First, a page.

Ah, France. The country of wine, cheese and baguette. Perhaps you’ve fallen in love with the capital of love, the idea of skiing in the Alps, sunning it up on the Côte d'Azur or wine tasting in Bourgogne. Whatever your reasons for wanting to work in France, there are a few things you need to know before you hop on the plane and wave goodbye to your friends and family.
But don’t worry, The Daily Wiz team is here to help. I moved to France, a few years ago, so hopefully I can help you learn from my mistakes and experience.
Finding an internship
Internships or "stages" are a lot more common in France than in the UK. Most French students are required to carry out an internship in order to complete their university year. Many French companies and startups are on the lookout for native English speakers, however they are much more likely to hire if you have at least a basic level of French. If you’re a student, try visiting your university’s career page to check out the latest opportunities. If not, try checking out job boards and Wizbii, a professional platform that allows you to search for jobs, internships and other vacancies by city, region or sector.
The minimum wage or SMIC (le salaire minimum de croissance) in France is currently 9.67 euros per hour before taxes. For interns or “stagiaires” however, the situation is slightly different. If you intern for less than 2 months, employers are not obligated to pay you anything. Internships lasting longer than this period are paid at a rate of 3.60 euros per hour.
Before carrying out an internship you will need a “convention de stage”. This is a contract signed by either your university and the employer, proving that you are currently in education. Internships can last a maximum of 6 months in France. Although this all sounds very complicated, the aim is to prevent employers from taking advantage of interns. If you are not in education but would like to carry out an internship, you can get in touch with the Pôle-emploi, basically the French job centre, who can help you obtain the paperwork needed.
Maximum weekly working hours
Legally, you can work no more than 35 hours a week in France and no more than 10 hours a day. Unfortunately, as an intern, you won't be entitled to holidays *cry*. However, all hope is not lost: you will get bank holidays (jours fériés) off just like all the other employees. There are 11 bank holidays in France, which you can take a look at here: http://www.joursferies.fr/jours-feries-2016.php.
Now that you're up to scratch on internships in France, you might need to find somewhere to live!
The expression “as long as you have a roof over your head” has never been more relevant. It’s a good idea to start finding out about the city you’re moving to before you arrive. Carry out some research online to find out which areas are dangerous and therefore should be avoided. In general, you should try French “banlieues”, areas a little further out of the city which usually have higher levels of crime.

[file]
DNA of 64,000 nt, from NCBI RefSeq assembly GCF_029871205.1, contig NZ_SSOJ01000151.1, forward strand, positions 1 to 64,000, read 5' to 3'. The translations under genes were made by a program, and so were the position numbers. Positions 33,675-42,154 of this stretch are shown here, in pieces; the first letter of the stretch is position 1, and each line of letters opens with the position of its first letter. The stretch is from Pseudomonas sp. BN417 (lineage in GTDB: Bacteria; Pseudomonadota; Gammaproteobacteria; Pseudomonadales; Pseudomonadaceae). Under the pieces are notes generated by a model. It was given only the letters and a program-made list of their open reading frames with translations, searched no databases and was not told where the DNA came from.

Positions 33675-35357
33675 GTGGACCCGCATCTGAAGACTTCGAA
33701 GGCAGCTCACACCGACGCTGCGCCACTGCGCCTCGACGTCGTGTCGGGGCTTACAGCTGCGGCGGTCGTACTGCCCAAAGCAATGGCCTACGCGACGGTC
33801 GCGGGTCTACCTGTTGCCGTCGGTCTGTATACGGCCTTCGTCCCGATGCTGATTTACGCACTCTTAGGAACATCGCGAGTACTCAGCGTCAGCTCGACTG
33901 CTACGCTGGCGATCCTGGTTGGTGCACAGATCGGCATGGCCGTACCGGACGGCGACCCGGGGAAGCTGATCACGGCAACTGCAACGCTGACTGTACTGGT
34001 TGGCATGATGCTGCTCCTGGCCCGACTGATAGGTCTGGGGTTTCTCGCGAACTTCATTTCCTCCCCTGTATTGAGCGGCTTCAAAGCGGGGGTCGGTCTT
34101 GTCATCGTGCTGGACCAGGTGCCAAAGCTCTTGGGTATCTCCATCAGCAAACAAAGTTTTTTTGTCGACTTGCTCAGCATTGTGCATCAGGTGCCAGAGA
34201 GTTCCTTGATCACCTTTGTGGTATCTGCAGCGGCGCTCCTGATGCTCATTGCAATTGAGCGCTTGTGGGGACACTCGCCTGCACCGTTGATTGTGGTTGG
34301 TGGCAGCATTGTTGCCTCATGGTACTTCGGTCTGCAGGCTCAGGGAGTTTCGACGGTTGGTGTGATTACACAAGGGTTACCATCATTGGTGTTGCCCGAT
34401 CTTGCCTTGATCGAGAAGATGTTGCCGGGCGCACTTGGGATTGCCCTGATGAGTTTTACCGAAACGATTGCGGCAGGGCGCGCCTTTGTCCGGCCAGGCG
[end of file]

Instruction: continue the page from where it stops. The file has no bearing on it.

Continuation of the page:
If you’re a student and organising your year abroad, ask your tutor if they know of any students at your university from the city you wish to live in. Organise to meet up with them to find out a little more information and their point of view - they’ll usually be more than happy to help out and practice their English a little. If you plan on carrying out an internship, get in touch with your employer and ask if they have any advice regarding accommodation.
Once you know what areas to avoid, you can now start looking for accommodation. Leboncoin.fr is probably the most popular site for finding accommodation, although there are other alternatives such as beroomers. A word of warning: make sure the offers aren’t scams - never transfer money online, especially if you haven’t seen the apartment or met the landlord/landlady beforehand - trust me, my friend made this mistake and it’s not as difficult to make as you might think. Don’t forget use Facebook groups in the city you’re moving to. Often, you’ll come across other student/young professionals looking for housemates or "colocataires/colocs" to live in a "colocation".
France has a great system, known as CAF, which allows anyone earning less than the French minimum wage to benefit from money towards their rent. Although, like most things in France, the system is pretty complicated and hard to get to grips with, you should definitely take advantage.
I hope these tips have helped clear things up for you a little! Remember to join Facebook groups for foreigners in your area/city as often the best advice comes from people in the same situation as you! Don't forget to check out Wizbii to find jobs and internships in France and abroad!